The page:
Rachel Thomson's Reviews > Starlighter

Starlighter by Bryan Davis
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's review
Sep 01, 2010

really liked it

Jason Masters is trained to be a hero, a peasant whose skill takes him to the top of warrior training. With his brother Adrian, he grows up fighting homemade dragons and “rescuing” his best friend, Elyssa, from all manner of peril. But growing up brings unwelcome realities with it. His oldest brother, Frederick, disappears, and Adrian’s involvement with an underground movement that believes in real dragons places him in constant danger. Elyssa’s unusual gifts bring her under the scrutiny of witch hunters, who are foiled only when she’s dragged away in the night by a man-eating mountain bear. And Jason’s dreams of glory are brought down a few pegs when he’s appointed bodyguard to the corrupt, selfish Governor Prescott.

Life is not looking up.

But then Adrian tells Jason where he’s going — to find the gateway to the dragon world, another planet where, rumour has it, humans are kept as slaves to the fire-breathing beasts. Adrian gives Jason a message — from Frederick — and a mission. Murder, political hijinks, and the rescue of Elyssa from the dungeon (not from a mountain bear’s cave) turns life around again, and suddenly Jason finds himself on a dangerous journey to rescue the slaves from the dragon world and prove himself a true hero after all.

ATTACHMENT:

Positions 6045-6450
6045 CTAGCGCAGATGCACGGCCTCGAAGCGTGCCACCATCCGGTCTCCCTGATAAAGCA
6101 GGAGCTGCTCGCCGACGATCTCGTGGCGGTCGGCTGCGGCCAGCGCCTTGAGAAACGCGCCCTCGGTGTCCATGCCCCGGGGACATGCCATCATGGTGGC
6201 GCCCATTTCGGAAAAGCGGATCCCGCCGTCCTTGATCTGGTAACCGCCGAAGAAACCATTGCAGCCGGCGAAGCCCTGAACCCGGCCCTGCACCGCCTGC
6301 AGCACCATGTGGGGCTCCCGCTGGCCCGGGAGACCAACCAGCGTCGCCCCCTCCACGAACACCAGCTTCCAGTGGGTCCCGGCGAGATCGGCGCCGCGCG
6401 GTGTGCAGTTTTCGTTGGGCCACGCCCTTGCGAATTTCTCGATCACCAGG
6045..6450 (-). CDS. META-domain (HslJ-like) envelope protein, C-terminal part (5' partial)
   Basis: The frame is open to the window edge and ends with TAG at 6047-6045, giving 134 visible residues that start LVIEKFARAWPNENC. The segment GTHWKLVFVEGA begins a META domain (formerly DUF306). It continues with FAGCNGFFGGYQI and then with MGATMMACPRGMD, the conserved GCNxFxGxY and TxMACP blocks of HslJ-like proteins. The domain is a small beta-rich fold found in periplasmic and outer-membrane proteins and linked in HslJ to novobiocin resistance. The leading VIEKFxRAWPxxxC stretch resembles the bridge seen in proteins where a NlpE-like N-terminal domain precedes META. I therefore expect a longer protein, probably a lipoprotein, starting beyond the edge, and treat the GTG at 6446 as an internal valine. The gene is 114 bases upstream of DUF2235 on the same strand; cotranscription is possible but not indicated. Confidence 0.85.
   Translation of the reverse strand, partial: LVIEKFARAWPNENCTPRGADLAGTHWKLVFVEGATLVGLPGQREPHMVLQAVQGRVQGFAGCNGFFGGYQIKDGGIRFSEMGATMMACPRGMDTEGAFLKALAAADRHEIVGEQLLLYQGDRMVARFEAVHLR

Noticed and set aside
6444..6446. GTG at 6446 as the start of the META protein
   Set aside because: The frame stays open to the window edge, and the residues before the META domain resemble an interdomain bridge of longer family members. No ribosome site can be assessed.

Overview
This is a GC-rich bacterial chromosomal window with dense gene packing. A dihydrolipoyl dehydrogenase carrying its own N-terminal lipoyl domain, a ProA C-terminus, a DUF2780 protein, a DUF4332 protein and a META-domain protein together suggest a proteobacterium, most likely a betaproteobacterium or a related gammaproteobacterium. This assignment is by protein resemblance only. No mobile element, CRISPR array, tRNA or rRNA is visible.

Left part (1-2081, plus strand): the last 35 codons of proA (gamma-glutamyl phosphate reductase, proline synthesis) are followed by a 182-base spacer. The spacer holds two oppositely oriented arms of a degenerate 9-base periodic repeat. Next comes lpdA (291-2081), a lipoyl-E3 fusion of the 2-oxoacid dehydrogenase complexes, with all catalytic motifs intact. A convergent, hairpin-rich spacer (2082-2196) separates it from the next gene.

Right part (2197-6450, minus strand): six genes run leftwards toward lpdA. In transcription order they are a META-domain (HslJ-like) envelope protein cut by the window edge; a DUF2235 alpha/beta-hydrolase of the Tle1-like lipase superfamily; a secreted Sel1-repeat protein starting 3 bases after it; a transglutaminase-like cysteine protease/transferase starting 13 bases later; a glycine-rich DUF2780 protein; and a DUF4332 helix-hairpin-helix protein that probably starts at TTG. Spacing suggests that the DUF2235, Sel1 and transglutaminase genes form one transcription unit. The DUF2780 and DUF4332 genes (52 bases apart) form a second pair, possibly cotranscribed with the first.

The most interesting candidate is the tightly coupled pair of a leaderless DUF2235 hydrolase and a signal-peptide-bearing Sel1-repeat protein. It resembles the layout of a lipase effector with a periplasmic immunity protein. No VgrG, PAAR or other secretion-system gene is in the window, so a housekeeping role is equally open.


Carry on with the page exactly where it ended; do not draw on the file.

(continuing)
Meanwhile, on the dragon world, a slave girl named Koren memorizes the Creator’s Code, dreams of freedom, tells stories to dramatic and mysterious effect, and hopes that rumours of a home world to which escape might be possible are true. Events — and her own storytelling gift — soon promise to reveal the truth. But they also threaten Koren’s life, and more, her heart, as she’s drawn into the service of a dragon prince whose power is seductive and deadly.

Starlighter is an engaging story, made especially so by its cast of characters. It’s a clean read, appropriate for any reader who can handle a little (non-gory) violence and scariness. Davis writes with good humour and plenty of heart. The story is at times thought-provoking, and I’m looking forward to seeing where the characters’ journey takes them.

- Rachel Starr Thomson, author of The Seventh World Trilogy, www.worldsunseen.com

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